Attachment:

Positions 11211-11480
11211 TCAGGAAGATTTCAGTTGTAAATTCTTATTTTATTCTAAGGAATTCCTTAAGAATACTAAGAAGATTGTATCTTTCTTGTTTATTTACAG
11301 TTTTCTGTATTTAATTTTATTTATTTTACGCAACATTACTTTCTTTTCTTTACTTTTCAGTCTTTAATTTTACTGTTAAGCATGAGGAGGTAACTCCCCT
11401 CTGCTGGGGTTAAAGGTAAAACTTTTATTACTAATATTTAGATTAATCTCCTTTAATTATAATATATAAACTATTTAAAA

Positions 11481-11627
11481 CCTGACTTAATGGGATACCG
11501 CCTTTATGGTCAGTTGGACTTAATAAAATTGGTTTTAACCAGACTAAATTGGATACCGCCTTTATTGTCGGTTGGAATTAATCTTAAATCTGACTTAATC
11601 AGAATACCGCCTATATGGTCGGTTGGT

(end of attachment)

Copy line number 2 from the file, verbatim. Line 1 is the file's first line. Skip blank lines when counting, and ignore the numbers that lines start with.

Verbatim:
11211 TCAGGAAGATTTCAGTTGTAAATTCTTATTTTATTCTAAGGAATTCCTTAAGAATACTAAGAAGATTGTATCTTTCTTGTTTATTTACAG